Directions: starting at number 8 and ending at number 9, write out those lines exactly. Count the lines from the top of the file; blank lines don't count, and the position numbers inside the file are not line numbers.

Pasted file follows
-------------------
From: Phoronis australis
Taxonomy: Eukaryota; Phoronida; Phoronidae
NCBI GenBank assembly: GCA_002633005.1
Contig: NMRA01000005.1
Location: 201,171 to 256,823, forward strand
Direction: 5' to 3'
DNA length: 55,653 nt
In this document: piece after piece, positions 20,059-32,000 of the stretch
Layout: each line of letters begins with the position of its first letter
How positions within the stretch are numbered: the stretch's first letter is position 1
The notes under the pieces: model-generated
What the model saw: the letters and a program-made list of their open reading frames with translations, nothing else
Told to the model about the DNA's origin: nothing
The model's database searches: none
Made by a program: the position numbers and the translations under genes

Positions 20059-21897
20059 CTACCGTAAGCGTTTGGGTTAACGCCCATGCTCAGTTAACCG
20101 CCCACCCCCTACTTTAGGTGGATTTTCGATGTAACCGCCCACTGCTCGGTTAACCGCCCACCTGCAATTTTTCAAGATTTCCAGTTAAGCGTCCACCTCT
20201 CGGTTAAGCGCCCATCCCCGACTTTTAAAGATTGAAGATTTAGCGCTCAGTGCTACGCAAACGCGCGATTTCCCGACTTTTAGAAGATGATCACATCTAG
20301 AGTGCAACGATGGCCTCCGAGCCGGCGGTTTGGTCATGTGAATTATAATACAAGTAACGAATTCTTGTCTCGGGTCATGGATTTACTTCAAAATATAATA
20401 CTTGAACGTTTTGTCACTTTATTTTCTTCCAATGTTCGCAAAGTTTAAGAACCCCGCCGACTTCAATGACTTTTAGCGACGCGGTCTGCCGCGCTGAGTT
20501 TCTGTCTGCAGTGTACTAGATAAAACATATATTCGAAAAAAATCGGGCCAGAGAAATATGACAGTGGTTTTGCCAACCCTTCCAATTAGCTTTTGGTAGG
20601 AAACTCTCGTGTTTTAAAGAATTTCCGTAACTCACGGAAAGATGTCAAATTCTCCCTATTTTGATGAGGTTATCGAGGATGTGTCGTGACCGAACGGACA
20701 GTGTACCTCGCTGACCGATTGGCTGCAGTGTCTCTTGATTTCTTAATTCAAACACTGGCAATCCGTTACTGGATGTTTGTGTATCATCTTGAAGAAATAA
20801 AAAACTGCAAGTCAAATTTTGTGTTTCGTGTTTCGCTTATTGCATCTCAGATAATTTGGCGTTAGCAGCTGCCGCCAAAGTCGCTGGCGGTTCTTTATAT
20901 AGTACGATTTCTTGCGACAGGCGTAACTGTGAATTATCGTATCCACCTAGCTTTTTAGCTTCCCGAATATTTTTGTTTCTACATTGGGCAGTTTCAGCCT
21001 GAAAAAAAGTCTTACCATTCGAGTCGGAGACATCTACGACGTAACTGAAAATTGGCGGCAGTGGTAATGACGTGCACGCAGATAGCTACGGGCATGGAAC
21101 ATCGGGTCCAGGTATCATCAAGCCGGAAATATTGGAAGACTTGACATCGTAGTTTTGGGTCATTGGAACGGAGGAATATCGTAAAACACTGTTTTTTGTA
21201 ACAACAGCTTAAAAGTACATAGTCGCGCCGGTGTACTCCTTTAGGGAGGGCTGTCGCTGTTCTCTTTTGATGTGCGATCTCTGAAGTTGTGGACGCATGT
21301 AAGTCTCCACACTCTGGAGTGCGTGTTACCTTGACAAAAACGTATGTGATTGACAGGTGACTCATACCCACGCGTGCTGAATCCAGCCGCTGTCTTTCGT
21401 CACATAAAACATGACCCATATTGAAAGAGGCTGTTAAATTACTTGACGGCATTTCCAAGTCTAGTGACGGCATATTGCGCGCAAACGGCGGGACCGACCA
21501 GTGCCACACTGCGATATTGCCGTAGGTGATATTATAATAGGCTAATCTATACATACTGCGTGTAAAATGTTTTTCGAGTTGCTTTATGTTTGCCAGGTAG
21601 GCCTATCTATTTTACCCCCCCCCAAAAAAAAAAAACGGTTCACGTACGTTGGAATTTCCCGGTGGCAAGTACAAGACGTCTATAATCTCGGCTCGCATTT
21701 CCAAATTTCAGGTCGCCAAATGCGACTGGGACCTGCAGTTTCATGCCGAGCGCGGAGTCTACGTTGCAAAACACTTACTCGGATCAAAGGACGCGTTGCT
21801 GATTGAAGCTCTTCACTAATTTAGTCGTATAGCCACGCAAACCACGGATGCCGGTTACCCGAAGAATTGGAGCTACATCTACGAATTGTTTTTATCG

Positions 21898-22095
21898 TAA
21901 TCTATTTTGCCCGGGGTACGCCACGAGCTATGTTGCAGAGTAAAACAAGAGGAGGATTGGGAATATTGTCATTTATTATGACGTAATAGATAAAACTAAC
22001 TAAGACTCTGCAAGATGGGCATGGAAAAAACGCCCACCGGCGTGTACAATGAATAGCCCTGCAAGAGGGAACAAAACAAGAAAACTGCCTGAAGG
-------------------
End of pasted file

In this document: piece after piece, positions 20,059-32,000 of the stretch
Layout: each line of letters begins with the position of its first letter